Nearly seventeen years ago my world changed. I experienced a pain in my heart that was utterly unbearable. Sometimes I walked around in a daze, going through the motions of my daily routine. I was physically present, although I was mentally, emotionally and spiritually bankrupt.

“How could this have happened to me?”

“I did not deserve this.”

“I was good to him.”

I was getting a divorce after only two years of marriage. Life as I had known it had abruptly come to an end. Soon, I would be faced with the most challenging job I have ever taken on: single parenthood. How was I supposed to raise a child—my child, our child—on my own? I couldn’t do it alone. I needed help.

Self-doubt and hopelessness and low self-esteem corroded my thoughts daily. I cried. A lot. I wondered how I would bounce back from such devastation. After a few months, I was no longer in denial about the state of my marriage, but I was still emotionally and psychologically raw with pain. I always believed that I would never divorce once I got married; believed in staying in it for the long haul; believed that our vows before God meant something. However, the more I experienced unhappiness, the more apparent it was to me that our union was not evenly yoked.

Each day, I wore my game face. I would laugh and smile and try to carry on with life as usual, but people who knew me well saw the glazed, lifeless look in my eyes and they knew that I was deeply affected by the loss of my marriage.

The road to mental, emotional and spiritual recovery from divorce was not easy. I fought constant negative self-talk that said I was unlovable; that no one else would love me because I was damaged goods; that I wasn’t interesting enough or accomplished enough. I just wasn’t enough. Period.

However, I am a fighter. Throughout the tumultuous episodes of married life, I always felt a flicker of hope that things could be better for me, that I could have the life—and ultimately the marriage—that I desired. God knew my heart, and He would bring sunshine into my life again. With belief in these things, I began to fight for my life. I battled negative self-talk by replacing bad thoughts with good ones; actively pursued and indulged in personal growth and development activities; read books and listened to audio tapes about forgiveness of self and others; surrounded myself with friends and family who cared about my well being and encouraged me and helped me realize my value beyond being a woman with a failed marriage.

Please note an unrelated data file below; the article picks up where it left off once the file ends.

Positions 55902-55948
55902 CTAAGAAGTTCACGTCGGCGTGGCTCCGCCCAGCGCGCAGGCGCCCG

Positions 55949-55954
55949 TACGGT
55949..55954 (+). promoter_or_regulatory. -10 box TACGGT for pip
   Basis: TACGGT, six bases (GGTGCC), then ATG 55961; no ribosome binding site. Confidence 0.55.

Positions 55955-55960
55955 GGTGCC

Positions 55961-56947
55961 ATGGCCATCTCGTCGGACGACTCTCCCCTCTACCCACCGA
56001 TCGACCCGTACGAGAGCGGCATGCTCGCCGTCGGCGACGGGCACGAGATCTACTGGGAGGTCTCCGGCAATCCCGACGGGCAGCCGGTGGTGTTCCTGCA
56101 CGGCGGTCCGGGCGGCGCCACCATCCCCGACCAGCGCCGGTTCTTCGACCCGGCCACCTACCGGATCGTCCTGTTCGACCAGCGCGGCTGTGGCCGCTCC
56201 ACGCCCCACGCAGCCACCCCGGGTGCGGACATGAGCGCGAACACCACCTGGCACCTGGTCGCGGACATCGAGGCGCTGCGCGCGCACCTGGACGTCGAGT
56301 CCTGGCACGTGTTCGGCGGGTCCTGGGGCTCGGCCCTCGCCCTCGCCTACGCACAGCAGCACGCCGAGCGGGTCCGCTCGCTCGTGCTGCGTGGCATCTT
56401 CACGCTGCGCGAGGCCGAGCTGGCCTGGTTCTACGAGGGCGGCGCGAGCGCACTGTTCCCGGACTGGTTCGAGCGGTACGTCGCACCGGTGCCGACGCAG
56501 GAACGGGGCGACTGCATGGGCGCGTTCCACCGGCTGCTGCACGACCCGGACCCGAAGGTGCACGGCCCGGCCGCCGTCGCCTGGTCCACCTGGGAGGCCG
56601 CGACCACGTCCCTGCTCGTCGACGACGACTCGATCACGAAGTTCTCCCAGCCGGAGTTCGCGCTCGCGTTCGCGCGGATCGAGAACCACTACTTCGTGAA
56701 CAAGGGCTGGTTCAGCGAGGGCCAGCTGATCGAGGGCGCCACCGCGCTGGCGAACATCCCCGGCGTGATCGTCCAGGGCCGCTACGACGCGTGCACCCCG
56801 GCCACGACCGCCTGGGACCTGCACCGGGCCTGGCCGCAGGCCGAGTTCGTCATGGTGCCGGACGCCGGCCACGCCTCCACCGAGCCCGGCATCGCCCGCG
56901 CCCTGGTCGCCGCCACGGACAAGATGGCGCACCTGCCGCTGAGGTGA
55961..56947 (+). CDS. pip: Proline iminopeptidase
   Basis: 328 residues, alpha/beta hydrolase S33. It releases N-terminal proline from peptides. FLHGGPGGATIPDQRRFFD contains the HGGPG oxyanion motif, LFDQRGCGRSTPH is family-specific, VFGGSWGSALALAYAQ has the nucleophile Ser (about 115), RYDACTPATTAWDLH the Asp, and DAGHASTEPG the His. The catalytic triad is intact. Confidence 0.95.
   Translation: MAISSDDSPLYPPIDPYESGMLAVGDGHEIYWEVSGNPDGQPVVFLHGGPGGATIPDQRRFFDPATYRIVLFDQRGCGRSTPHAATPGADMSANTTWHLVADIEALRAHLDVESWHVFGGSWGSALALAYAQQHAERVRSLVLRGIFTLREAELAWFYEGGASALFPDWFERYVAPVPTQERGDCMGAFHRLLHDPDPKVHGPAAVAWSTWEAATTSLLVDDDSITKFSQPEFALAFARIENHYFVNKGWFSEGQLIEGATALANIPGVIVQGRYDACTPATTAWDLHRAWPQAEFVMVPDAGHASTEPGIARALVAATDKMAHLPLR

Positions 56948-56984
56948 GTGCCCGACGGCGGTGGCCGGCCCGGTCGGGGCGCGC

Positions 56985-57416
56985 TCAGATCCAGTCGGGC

But most of all, I prayed. I relinquished my armor of pride and kneeled before the Creator. I asked for a renewed belief in my faith in love and in marriage and to stitch the slits in my heart so that I may heal whole. I prayed for courage and strength to face my fears and insecurities, and to overcome them and let faith be my guide in all things.

In time, I began to feel energized and like my old self again. And ultimately, feelings of confusion, self-pity and despondency withered and faded away into a distant memory. I can remember when I used to feel embarrassed to admit what I considered one of my biggest failures. However, I survived my divorce, and the blessing is that I am a much wiser woman because of that experience.

Author's Bio: 

Cindy Crawford is a freelance writer and an advocate of personal growth and development who delights in self-discovery and helping others realize their personal power. She believes that and everyone has a story to tell. Whether she writes for business or creative initiatives, she approaches projects objectively and authentically,capturing the essence and nuances of her subjects. She created Wicked-Pen, a creative writing blog, to nurture her passion for writing and to share her stories with others.

Cindy is a member of various writing groups and Toastmasters